Balanced Approach for Hiding Sensitive Association Rules in Data Sharing Environment

Balanced Approach for Hiding Sensitive Association Rules in Data Sharing Environment

Janakiramaiah Bonam (DVR & Dr HS MIC College of Technology, Kanchikacherla, India) and Ramamohan Reddy (Sri Venkateswara University, Tirupati, India)
Copyright: © 2014 |Pages: 24
DOI: 10.4018/IJISP.2014070103
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Abstract

Privacy preserving association rule mining protects the sensitive association rules specified by the owner of the data by sanitizing the original database so that the sensitive rules are hidden. In this paper, the authors study a problem of hiding sensitive association rules by carefully modifying the transactions in the database. The algorithm BHPSP calculates the impact factor of items in the sensitive association rules. Then it selects a rule which contains an item with minimum impact factor. The algorithm alters the transactions of the database to hide the sensitive association rule by reducing the loss of other non-sensitive association rules. The quality of a database can be well maintained by greedily selecting the alterations in the database with negligible side effects. The BHPSP algorithm is experimentally compared with a HCSRIL algorithm with respect to the performance measures misses cost and difference between original and sanitized databases. Experimental results are also mentioned demonstrating the effectiveness of the proposed approach.
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Introduction

In recent years, significant advances in data collection and data-storage technologies have provided the means for inexpensive storage of the huge volume of transactional data in data warehouses that reside in governments, corporations and non-profit organizations. Apart from the benefit of using this data for transaction processing, mining of these databases with the existing data mining tools can reveal hidden, novel, and valuable knowledge. The extracted knowledge patterns can offer insight to the data holders as well as be valuable in important jobs, such as decision making and strategic preparation. Moreover, companies are often willing to cooperate with other entities who conduct similar business, towards the mutual benefit of their businesses. Successful collaboration can bring products to market more rapidly, reduce fabrication and logistics costs and increases sales (Corsten & Danie, 2005). Significant knowledge patterns can be derived and shared among the partners through mutual mining of their databases. Consider the business world as an example to discover the benefits of data sharing. As a case, we present the Wal-Mart and P&G’s story (Grean & Shaw, 2002). Wal-Mart is a major retailer in the US and P&G is an international manufacturer. The two companies agreed in 1988 to share information and knowledge across their mutual supply chains in order to organize their activities in a more serious manner. The partnership of the two companies resulted in the betterment of their business relationship and reduced the associated prices. This resulted in a sharp increase in the joint sales of the two companies. By 1990, the two companies had achieved to significantly improve their everyday business towards their mutual profitability. The vast amount of customer data owned by Wal-Mart is shared to establish more business collaborations with external partners in less time. Wal-Mart continued to share portions of its consumer sales data with larger Market research companies. Strategic sales information about Wal-Mart was used in the research and industry-wide reports were broadly spread, even to the company’s business competitors. The business managers of Wal-Mart soon identified that the dissemination of customer sales data to their partners lead to leakage of their business strategic knowledge to its business competitors, proving that this business strategy of sharing the data as a bad idea (Heun, 2001).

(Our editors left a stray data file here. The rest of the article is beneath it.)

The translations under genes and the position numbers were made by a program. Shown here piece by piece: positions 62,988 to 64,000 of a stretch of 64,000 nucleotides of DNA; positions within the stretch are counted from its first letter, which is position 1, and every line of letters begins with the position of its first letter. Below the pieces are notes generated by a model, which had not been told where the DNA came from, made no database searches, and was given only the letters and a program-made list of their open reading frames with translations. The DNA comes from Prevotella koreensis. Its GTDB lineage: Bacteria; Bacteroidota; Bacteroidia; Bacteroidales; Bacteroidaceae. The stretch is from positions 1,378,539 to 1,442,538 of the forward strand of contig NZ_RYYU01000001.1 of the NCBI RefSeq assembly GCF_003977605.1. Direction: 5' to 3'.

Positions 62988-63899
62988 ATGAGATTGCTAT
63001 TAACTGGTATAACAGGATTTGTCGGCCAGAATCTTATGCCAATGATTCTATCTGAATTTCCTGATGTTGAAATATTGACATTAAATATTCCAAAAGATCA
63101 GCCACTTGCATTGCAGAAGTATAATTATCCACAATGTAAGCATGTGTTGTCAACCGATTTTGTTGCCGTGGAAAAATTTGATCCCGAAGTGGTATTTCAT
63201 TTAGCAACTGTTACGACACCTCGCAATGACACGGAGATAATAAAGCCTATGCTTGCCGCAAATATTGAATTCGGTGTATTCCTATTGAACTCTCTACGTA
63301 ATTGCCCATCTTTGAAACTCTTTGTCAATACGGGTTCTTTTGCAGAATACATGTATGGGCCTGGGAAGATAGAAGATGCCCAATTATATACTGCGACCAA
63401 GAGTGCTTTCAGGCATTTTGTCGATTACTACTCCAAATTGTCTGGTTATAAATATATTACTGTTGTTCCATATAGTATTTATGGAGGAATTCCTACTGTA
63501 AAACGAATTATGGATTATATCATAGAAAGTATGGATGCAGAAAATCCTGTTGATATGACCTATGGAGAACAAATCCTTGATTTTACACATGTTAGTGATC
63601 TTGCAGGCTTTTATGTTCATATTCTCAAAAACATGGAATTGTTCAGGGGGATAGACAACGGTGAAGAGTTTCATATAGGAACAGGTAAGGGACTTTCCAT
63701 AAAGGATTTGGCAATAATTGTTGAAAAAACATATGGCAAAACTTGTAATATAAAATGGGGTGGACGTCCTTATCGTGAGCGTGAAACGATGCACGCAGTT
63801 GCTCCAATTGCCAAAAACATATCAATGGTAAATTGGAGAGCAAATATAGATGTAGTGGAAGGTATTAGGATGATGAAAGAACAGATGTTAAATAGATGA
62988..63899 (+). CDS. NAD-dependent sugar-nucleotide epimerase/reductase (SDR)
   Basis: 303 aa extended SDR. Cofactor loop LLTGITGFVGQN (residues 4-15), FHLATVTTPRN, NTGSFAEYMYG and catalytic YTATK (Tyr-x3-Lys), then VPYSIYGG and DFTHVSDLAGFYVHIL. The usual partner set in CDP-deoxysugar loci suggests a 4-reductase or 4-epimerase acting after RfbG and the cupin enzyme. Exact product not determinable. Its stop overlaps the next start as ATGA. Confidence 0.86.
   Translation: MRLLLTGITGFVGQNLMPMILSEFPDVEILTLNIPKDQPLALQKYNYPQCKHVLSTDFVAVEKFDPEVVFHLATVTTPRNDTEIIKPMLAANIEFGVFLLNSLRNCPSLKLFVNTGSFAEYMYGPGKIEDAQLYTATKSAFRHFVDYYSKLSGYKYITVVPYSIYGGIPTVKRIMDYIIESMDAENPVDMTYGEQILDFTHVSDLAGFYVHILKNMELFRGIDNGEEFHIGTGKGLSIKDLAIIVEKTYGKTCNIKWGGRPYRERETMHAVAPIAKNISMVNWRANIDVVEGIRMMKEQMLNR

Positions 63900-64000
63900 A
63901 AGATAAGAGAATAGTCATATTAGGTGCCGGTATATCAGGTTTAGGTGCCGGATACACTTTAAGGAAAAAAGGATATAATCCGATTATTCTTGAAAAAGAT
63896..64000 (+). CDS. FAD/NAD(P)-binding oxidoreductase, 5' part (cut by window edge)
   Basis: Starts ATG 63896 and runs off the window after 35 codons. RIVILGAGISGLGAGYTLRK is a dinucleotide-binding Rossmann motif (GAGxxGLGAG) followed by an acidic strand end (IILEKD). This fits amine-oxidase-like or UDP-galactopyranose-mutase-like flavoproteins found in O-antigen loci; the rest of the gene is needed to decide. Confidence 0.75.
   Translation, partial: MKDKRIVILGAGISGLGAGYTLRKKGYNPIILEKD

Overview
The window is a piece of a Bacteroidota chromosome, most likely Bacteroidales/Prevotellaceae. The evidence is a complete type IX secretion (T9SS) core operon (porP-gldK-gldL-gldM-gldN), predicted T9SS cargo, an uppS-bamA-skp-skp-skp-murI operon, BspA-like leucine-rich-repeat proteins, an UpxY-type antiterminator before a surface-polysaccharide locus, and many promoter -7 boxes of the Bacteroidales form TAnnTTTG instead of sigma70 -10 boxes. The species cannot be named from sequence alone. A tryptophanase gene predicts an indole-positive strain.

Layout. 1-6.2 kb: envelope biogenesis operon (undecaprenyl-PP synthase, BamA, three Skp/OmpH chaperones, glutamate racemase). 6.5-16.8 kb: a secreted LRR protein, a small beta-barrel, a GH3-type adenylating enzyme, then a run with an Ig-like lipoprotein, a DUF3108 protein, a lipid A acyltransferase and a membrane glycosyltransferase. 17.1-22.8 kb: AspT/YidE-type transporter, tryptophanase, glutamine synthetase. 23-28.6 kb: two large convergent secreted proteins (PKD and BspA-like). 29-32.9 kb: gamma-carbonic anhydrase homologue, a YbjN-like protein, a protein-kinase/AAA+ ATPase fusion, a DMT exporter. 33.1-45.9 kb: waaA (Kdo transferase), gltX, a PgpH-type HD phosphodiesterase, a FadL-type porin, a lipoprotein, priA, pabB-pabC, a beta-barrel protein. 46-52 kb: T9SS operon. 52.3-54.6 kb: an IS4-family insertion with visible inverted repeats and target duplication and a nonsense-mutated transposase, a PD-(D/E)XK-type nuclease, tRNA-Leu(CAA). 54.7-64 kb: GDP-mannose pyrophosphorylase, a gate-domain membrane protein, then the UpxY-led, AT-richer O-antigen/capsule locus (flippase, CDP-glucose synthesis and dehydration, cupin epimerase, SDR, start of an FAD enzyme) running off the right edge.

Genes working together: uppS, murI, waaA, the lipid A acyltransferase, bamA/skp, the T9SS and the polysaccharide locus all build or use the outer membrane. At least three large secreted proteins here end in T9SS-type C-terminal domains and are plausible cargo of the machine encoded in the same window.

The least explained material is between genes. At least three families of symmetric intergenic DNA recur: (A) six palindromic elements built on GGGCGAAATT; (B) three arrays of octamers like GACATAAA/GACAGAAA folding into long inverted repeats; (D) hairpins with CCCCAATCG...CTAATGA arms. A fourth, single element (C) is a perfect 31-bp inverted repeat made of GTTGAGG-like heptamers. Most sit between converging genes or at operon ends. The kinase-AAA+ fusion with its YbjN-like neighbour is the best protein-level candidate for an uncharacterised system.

It becomes apparent from the previous discussion that there exists an expanded circle of application scenarios in which collected data or knowledge patterns extracted from the data have to be shared with other entities, which are not trusted, to serve owner specific or organization specific purposes. The sharing of data and/or knowledge may come at a cost of privacy. If the data was related to business or organization's information, then disclosure of this data or any knowledge extracted from the data may potentially reveal sensitive trade secrets, whose knowledge can provide a significant advantage to business competitors and thus can cause the data owner to lose business over his or her peers. Intelligent analysis of data through inference based attacks, may uncover the sensitive patterns of the persons who are not trusted. This can be primarily achieved by utilizing external and publicly available sources of information in conjunction with the published data or knowledge to re-identify individuals or reveal hidden knowledge patterns (Farkas & Jajodia,2002; Morgenstern, 1988). Therefore, compliance with privacy regulations requires the incorporation of sophisticated and refined privacy preserving methodologies.

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